The Town of Amherstburg is looking at updating its open air fires bylaw – which may actually expand the number of homeowners who are eligible to burn a ‘recreational’ fire in their backyard.

Fire Chief Bruce Montone presented the draft open air burning by-law to Amherstburg council Monday night – outlining why the town needs to revise the by-law.

The current by-law only permits open burning on farms and a few campsites.

But under the new by-law, more residents would be allowed to have a controlled fire in their yards, given they have a permit to do so.

The updated plan calls for an annual permit at a cost of $25, which homeowners will have to apply for through the town.

Amherstburg fire officials would do a site visit, and either approve or disallow fires in that yard, depending on the type of pit the homeowner wants to have, and if the clearance is 10 metres in all directions.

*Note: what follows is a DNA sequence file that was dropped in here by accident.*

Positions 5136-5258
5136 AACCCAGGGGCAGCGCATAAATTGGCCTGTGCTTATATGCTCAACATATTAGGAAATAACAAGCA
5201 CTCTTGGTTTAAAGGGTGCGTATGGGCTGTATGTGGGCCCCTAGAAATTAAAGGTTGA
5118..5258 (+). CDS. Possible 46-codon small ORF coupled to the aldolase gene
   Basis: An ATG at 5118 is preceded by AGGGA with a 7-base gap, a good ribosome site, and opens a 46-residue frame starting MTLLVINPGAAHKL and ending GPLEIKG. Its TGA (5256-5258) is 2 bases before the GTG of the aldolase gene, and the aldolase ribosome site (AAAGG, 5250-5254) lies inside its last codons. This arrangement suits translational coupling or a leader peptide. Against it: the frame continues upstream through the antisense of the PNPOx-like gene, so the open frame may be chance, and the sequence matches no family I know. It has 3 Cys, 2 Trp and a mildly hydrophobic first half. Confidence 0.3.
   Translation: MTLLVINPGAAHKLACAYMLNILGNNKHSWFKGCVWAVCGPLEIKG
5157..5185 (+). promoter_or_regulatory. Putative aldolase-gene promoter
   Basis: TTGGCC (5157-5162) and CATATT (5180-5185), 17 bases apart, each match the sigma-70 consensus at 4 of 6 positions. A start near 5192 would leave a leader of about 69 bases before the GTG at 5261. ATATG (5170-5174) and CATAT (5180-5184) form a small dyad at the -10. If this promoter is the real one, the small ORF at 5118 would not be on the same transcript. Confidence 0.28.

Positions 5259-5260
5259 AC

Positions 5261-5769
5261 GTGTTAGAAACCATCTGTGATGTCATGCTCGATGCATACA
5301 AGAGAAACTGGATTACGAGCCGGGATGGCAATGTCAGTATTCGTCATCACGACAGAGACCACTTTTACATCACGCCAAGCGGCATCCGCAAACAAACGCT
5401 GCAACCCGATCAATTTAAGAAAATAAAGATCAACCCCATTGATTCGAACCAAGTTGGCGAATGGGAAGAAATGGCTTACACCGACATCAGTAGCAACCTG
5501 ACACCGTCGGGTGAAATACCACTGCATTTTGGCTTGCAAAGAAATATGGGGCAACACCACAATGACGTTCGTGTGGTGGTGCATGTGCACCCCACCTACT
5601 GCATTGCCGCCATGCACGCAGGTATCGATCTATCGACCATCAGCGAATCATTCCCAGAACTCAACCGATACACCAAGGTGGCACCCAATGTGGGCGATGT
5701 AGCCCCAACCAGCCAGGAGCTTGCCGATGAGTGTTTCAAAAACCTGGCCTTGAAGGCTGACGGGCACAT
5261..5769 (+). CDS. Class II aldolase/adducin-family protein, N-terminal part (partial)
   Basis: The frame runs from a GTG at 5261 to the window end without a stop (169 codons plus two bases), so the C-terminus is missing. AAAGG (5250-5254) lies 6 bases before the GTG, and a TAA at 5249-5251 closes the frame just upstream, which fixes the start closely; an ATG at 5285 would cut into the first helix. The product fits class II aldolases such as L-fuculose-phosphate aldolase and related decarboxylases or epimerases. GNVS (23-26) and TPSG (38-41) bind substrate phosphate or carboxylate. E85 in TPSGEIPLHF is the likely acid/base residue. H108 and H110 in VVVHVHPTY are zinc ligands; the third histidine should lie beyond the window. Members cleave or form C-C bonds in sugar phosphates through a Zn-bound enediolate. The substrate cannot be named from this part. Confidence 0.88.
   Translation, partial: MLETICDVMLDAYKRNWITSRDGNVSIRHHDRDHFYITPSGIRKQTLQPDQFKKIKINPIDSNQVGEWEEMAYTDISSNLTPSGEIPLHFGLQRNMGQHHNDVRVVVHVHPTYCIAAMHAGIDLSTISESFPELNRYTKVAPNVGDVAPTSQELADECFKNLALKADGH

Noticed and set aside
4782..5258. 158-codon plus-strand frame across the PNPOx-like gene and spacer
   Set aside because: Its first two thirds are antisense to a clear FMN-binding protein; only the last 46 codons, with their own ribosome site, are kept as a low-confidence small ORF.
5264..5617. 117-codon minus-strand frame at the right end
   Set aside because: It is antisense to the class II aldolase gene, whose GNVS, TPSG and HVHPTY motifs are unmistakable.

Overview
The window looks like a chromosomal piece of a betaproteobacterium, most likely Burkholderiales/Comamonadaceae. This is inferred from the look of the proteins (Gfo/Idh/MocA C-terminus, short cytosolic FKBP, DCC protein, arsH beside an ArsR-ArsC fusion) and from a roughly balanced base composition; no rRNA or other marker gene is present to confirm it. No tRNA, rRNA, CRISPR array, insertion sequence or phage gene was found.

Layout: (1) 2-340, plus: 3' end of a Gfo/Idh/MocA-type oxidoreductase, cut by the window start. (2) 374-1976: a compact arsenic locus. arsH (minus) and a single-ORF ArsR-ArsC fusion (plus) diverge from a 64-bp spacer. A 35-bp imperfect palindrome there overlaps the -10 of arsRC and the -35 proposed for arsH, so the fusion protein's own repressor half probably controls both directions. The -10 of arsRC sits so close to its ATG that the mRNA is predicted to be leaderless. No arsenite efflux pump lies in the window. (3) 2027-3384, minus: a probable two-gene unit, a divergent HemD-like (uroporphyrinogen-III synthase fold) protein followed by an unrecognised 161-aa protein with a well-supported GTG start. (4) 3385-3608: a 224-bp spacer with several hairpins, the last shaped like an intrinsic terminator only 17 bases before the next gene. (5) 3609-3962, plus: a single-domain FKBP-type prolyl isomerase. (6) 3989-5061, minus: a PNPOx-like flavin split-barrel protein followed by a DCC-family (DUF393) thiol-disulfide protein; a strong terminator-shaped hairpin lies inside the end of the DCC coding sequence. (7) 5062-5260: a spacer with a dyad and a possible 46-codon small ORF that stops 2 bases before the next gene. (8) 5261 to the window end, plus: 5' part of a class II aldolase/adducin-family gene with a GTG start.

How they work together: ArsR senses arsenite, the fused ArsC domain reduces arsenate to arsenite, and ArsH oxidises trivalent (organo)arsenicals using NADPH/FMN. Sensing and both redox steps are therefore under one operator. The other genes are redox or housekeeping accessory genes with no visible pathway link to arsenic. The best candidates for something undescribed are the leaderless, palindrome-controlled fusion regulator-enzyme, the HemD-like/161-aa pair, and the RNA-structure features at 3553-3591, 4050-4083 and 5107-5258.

They would also make a recommendation about of appropriate fire pit for each yard.

Since Feb. 2016, the Town has received 54 complaints about open burns. It cost the fire department $12,480 to respond to those complaints. Of those, a total of 19 penalties were issued – which levied nearly $7,000 in fines. Montone insists this isn’t intended to be a revenue generator for the town.

“It really isn’t cost driven at all. It really has more to do with doing it properly, doing it safely and eliminating the conflict that exists when fires do occur currently.”

Proposed fines could range from $225 to $900 for large fires which require a number of firefighters to respond.

There will be three public meetings for information and education regarding existing and proposed by-laws. The first is Aug. 17 at the Libro Centre. The next session will be Sept. 12 at station three, with the final meeting to be held Sept. 26 at station two.